But recently there has been some talk in Ohio of imposing stricter property tax exemption requirements for nonprofit hospitals or eliminating them completely.
It’s a move that hospital administrators feel would be detrimental to those hospitals and the communities they serve.
“Most of the hospitals [in Northeast Ohio] are not-for-profit and provide a huge amount of free care and other services to their local communities,” says Daniel P. Cunningham, senior vice president of legal services for Akron General Health System. “If the state of Ohio is going to use a different measuring stick than we’ve become accustomed to, that is going to have an impact on our costs.”
Smart Business spoke with Cunningham about the benefits nonprofit hospitals provide their communities, how they qualify for the benefits of tax exemption and the changes being proposed.
What kind of benefit does this tax-exempt status provide?
Part of what we’ve been able to do over all these years ... [is we take] everyone that comes in the door. Nobody gets asked if they can pay. They all get to come in to our facilities and be treated.
Part of the benefit of tax-exempt status is that it helps us keep our costs down for all patients. So our tax exemption really goes back to benefit the citizens in the community and the patients we treat.
What are some of the requirements to receive tax exemption?
Only those hospitals that are regarded as charitable, nonprofit hospitals are eligible to get tax-exempt status, whether it’s federal or state. The federal government looks very closely at certain aspects of our business for us to enjoy that privilege. For example, we have to have an emergency room that’s open to all people regardless of ability to pay, and we have to take Medicare and Medicaid patients.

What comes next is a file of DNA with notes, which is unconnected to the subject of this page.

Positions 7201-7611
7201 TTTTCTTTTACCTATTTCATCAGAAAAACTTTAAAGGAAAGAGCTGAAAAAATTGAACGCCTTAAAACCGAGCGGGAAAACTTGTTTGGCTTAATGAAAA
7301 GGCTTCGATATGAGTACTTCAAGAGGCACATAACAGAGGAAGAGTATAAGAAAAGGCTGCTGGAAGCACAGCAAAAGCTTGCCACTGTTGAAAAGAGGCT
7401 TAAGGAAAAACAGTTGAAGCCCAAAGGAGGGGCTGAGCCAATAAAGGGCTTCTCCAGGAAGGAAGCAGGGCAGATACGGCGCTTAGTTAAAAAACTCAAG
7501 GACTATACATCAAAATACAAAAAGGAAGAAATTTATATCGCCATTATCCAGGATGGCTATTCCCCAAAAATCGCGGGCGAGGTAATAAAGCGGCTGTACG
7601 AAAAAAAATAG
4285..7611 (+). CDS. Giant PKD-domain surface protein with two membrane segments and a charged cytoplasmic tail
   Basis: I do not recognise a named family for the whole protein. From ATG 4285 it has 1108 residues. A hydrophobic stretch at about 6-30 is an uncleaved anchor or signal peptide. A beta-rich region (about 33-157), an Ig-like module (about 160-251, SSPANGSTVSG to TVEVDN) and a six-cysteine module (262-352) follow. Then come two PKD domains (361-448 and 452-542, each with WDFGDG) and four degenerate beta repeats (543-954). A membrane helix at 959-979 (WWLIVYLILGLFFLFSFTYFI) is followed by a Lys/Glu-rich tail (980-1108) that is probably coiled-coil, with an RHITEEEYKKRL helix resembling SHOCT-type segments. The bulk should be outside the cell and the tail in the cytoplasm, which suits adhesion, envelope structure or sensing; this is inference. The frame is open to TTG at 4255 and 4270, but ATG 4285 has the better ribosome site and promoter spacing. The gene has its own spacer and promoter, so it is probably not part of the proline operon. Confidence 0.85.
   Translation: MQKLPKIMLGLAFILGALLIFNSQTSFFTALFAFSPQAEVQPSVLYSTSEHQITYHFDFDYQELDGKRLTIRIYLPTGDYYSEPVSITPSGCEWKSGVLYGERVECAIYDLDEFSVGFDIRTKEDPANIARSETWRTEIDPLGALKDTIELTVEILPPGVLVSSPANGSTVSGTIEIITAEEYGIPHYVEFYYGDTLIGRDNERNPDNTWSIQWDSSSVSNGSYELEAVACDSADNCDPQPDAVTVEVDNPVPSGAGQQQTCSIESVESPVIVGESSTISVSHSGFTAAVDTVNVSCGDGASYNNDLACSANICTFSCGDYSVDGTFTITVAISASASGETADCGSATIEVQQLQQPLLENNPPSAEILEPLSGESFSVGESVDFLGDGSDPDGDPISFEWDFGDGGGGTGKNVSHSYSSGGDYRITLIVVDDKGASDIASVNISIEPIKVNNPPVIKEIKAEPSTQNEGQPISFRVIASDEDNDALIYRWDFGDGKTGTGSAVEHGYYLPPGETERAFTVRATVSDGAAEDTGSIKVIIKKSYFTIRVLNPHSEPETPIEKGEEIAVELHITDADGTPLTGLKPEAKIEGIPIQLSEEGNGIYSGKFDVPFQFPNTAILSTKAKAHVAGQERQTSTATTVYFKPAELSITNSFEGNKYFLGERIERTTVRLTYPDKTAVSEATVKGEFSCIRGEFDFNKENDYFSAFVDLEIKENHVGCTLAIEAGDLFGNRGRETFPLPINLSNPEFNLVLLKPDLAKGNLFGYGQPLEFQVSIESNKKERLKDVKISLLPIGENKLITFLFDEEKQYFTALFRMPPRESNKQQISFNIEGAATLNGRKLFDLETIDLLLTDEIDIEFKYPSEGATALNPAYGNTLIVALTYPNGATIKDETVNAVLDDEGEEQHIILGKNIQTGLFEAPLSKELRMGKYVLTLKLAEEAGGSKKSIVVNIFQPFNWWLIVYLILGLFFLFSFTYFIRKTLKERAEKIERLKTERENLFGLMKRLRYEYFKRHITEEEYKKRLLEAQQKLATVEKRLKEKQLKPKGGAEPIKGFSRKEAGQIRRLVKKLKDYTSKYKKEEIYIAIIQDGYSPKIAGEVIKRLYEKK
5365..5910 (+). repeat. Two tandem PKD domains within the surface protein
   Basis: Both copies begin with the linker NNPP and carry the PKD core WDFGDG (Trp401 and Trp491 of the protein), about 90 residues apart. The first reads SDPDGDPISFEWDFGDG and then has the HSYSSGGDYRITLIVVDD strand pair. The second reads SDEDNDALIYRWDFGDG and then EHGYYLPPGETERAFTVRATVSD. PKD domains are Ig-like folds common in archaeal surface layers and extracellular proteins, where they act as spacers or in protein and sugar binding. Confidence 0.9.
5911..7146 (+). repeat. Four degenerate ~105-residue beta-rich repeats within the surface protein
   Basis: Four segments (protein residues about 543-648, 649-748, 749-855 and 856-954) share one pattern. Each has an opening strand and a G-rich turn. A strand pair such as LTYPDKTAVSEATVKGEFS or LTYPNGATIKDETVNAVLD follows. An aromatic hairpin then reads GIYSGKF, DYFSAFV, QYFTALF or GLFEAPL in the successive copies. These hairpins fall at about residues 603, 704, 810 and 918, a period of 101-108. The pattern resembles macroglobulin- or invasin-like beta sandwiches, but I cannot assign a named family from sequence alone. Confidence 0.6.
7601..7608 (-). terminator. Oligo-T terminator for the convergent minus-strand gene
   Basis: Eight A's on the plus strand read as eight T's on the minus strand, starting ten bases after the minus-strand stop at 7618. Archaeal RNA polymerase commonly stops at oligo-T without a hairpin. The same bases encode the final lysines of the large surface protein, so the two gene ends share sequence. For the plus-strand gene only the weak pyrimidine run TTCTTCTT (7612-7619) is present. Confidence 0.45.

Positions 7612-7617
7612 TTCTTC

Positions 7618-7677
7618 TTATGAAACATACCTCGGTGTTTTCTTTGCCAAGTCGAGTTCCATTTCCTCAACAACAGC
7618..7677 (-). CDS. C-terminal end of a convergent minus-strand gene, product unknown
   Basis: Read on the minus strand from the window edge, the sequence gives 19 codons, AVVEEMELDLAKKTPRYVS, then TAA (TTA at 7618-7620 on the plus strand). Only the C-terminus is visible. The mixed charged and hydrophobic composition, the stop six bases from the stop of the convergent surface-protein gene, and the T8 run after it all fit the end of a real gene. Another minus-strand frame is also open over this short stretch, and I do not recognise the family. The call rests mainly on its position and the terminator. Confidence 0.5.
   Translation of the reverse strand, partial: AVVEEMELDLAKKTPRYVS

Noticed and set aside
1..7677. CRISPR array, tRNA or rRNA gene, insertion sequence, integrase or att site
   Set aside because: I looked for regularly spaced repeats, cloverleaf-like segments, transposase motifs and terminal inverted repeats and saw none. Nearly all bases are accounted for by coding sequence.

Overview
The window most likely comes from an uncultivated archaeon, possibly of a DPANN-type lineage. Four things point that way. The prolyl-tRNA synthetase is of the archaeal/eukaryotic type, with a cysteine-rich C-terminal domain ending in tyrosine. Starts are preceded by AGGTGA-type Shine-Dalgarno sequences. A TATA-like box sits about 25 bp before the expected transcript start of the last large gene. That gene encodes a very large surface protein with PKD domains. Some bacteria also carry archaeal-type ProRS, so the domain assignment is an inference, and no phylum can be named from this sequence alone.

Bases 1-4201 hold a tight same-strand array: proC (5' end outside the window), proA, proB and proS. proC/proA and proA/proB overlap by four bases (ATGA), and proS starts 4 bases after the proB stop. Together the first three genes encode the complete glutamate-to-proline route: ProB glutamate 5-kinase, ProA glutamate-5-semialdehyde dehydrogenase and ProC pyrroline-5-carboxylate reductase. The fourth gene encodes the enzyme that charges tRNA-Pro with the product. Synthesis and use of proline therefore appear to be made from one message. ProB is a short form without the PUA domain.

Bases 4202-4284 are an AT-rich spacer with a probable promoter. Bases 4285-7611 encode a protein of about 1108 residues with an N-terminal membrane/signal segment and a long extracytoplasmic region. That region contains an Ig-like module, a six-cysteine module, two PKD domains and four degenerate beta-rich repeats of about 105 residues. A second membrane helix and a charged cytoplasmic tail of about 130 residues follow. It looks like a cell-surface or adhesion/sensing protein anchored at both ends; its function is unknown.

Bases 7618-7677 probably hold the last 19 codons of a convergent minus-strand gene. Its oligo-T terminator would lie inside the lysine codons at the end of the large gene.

The federal government looks at it from the standpoint of, ‘What is the benefit you give to the community?’ They don’t look quite as closely at how much charity care you do, although that’s a piece of it. The government at the federal level recognizes that you’re expected to take charity care, but it can’t be all you do.
What possible changes is the state of Ohio looking to make?
It appears now that the state is looking for more in the way of actual charity care being delivered at every site that is asking for property tax exemption, which is a relatively new emphasis. Clearly, some medical facilities may provide more charity care than others, just based on their geographic location.
Most not-for-profit hospitals are very prudent about asking for property tax exemptions for a particular facility. We need to remember that whether a certain location is rendering direct treatment or performing support services, all that activity contributes to the hospital’s overall mission.
I’ll give you an example. If we have an office building that carries on administrative functions for the hospital billing and things those contribute to the overall operations. Not every square foot (at a hospital) is dedicated to treatment. It can’t be.
You have to take a look at the business as a whole and say, ‘Okay, does that function ... contribute to the overall mission of the hospital and the community benefits that it gives?’
How would losing tax-exempt status affect hospitals and the communities they serve?
If a state decides that a hospital or group of hospitals should pay property taxes, then it will have a negative impact on costs. And today, more than ever, people don’t want to see those costs go up.
If we’re going to pay more ... that takes away from revenues. You have to at least make enough in your revenues to keep going. And if you’re running red ink you either have to charge people more, or ultimately, you can’t keep the doors open.
It’s very probable that (hospitals) have not done a good enough job in letting our constituents know about all the good work that we do for our communities. That’s why you’re starting to see more hospitals publishing information on their community benefit.
Daniel P. Cunningham has been the senior vice president of legal services for Akron General Health System since 1985. The System is the parent company of three acute care hospitals, a rehab hospital, a home health care company, a long-term care facility and many outpatient centers. Cunningham can be reached at mailto:firstname.lastname@example.org or (330) 344-7626.